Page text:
Exhibition Turns Climate Data into Artistic Experience
The Compton-Goethals Art Gallery at The City College of New York is ordinarily devoted to the kind of exhibitions you might expect — photography shows, or displays of painting, or sculpture, or even something more contemporary, like a video installation.
But it’s clear from you moment you walk into the gallery that the show on display through February 14 is something very different. The ice-climbing outfit hanging from the wall in one corner is probably the first clue, but then you notice a series of sciency-looking informational graphics on the far side of the room — and then a counter with headphones dangling from the ceiling off to the right. It’s true that one wall is covered with abstract-looking, large-format photographs, but on balance, it’s not entirely clear whether you’ve entered an art gallery or a science museum.
In fact, it’s a little of both. The title of the show — “Communicating Polar Climate Change Through Data Visualization And Sonification” — is admittedly a bit clunky, but the intent is elegant and the execution impressive. “We scientists don’t always communicate our work to the public very well,” said Marco Tedesco, a professor of earth and atmospheric sciences at City College, showing a visitor around a few days before the exhibition’s formal opening.
So Tedesco, a lifelong art aficionado, took advantage of a CCNY fund designed to foster interdisciplinary collaboration, reached out to colleagues in the college’s art and music departments, and spearheaded the development of a multimedia show that would try to reach the public in an unconventional way.
The focus is Greenland, Tedesco’s scientific specialty. That vast, frozen island holds enough ice to raise sea level by 20 feet if it were all to melt or slide into the sea. That won’t happen anytime soon, but there’s been enough melting in recent years — especially last summer — to make experts like Tedesco worry about how much Greenland’s ice will add to seas already rising due to climate change.
These aerial images of the Greenland ice sheet, taken by Professor Marco Tedesco during his field research over the past several summers, convey the complexity and beauty of the ice, which is under assault by rising temperatures associated with human emissions of heat-trapping greenhouse gases.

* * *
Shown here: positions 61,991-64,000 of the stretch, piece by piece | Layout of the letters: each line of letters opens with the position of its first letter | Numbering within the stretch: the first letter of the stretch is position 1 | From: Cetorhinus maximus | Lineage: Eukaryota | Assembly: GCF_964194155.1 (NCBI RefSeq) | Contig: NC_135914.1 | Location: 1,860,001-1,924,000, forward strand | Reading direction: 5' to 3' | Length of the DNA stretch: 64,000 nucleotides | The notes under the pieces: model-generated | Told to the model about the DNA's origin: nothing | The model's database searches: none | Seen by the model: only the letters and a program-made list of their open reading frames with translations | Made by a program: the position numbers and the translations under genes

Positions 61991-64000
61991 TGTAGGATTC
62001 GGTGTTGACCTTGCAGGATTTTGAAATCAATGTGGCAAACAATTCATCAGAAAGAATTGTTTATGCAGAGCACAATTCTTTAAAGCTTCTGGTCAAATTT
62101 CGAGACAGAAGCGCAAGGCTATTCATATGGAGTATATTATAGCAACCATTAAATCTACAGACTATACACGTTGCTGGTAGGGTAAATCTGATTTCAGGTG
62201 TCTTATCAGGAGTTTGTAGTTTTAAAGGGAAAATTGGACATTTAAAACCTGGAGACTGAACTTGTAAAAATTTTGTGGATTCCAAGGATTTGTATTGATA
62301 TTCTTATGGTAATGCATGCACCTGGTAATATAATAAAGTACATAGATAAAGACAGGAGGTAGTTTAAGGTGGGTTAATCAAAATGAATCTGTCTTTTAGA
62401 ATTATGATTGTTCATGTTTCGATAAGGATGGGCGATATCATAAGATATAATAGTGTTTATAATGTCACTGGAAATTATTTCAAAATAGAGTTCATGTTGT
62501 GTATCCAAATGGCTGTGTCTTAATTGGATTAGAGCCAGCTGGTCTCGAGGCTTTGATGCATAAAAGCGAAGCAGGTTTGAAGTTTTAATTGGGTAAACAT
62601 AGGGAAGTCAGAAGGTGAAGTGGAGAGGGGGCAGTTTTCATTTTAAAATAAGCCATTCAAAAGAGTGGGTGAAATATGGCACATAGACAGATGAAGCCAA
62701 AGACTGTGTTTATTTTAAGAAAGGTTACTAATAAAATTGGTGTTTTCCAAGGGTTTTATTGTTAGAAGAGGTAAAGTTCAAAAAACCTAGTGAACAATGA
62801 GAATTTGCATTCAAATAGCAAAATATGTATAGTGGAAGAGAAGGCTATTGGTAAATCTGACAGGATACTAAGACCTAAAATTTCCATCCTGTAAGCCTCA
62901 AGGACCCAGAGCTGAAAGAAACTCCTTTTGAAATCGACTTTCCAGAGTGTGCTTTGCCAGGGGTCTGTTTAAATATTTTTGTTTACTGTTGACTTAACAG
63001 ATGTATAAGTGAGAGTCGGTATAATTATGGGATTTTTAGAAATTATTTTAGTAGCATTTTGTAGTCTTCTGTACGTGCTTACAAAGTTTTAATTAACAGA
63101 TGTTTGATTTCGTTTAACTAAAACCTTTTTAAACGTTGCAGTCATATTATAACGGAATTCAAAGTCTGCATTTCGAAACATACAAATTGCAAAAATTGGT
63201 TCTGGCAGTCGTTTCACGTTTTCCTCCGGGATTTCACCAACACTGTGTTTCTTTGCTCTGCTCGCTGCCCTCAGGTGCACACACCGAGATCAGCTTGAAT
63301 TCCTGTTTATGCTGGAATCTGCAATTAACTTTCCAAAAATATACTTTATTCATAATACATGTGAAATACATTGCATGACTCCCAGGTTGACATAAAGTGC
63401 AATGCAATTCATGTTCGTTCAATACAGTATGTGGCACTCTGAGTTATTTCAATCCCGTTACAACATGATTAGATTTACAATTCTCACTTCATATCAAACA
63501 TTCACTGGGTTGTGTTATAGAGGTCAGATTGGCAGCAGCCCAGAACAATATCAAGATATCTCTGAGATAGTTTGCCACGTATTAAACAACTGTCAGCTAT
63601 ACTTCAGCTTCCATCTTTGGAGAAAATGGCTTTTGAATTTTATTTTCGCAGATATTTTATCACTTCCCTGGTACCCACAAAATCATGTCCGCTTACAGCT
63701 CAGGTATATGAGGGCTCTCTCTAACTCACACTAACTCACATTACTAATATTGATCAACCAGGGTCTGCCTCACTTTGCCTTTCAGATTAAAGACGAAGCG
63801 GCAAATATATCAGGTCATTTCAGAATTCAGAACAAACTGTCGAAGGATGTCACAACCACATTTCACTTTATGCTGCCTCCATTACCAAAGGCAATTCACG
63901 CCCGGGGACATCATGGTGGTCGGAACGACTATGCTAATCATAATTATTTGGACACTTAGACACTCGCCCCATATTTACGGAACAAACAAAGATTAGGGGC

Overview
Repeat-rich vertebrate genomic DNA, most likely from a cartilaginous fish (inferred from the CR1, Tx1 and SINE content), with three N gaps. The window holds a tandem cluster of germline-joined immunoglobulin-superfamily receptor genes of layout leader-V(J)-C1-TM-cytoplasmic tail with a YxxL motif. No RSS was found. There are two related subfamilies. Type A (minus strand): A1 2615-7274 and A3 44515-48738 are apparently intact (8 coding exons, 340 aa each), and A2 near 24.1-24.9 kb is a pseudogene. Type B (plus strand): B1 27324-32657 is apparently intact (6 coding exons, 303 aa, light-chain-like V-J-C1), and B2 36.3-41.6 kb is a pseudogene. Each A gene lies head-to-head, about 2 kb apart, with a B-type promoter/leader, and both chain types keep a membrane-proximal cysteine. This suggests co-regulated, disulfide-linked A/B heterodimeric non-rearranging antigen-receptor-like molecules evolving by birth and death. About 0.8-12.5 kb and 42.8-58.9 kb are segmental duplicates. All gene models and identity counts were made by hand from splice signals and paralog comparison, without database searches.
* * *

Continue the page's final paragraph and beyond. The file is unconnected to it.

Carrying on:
Scientific explanations of why this is happening and what it means can often be dry and difficult to follow. The show itself, however, is anything but. Tedesco himself provided gorgeous, large-format photographs of the ice sheet as seen from helicopters — landscapes that show the almost infinitely varying texture, color and form of the ice, crisscrossed with cracks, and marked by patches of the black substance known as cryoconite, a mixture of soot, dust (some of it from meteorites), and bacteria. He also provided a video showing a huge lake of meltwater that formed atop the ice cap, then drained catastrophically when a crevasse opened. He even donated some of his ice-climbing gear, which hangs from the ceiling.
Those are the conventional parts of the show. It gets unconventional when you turn, for example, to a series of graphics that explain how the melting of Greenland is an increasingly important factor in sea level rise; how the movement of glaciers — not just the melting — helps send ice into the sea; and how the reflectivity of the ice affects its melt rate. The graphics, designed by CCNY student Vladimir Golosiy, rely not just on charts and diagrams, but on the vivid, creative use of typography.
“It’s all about the Vitesse,” said Ina Saltz, Professor of Electronic Design and Multimedia, chair of the college's art Department and one of Tedesco’s collaborators, during a tour of the show, speaking about the unusually versatile typeface its designers call “Engineered for responsive handling and a sporty ride . . . confident and stylish in any situation.”
The concept of albedo — the relative brightness or darkness of ice — is also demonstrated vividly in a series of videos in which slabs of ice are artificially darkened and put under heat lamps next to untreated ice. Any physicist can tell you the darker ice will melt faster, as will Greenland’s natural ice when, say, pollution in the form of soot falls on it. But the videos are far more striking than any verbal explanations.
That’s not all: there’s also an interactive video game, in which players can vary the thickness of clouds to change the reflectivity of the atmosphere and see what that does to the ice below, and a series of “sonifications” created by CCNY’s Jonathan Perl, an associate professor of music and audio technology.
These are transformations of hard scientific data about ice thickness, albedo and other factors into rich tapestries of sound that convey the changes to Greenland’s ice over recent decades. “This could be especially valuable for the visually impaired,” Tedesco said.
What you won’t see a whole lot of in this show is words, aside from some brief explanations of the science. But that’s the whole point. Scientists (and journalists) have poured out millions of words trying to convey the threat of climate change to the general public. It’s time to give artists a chance.
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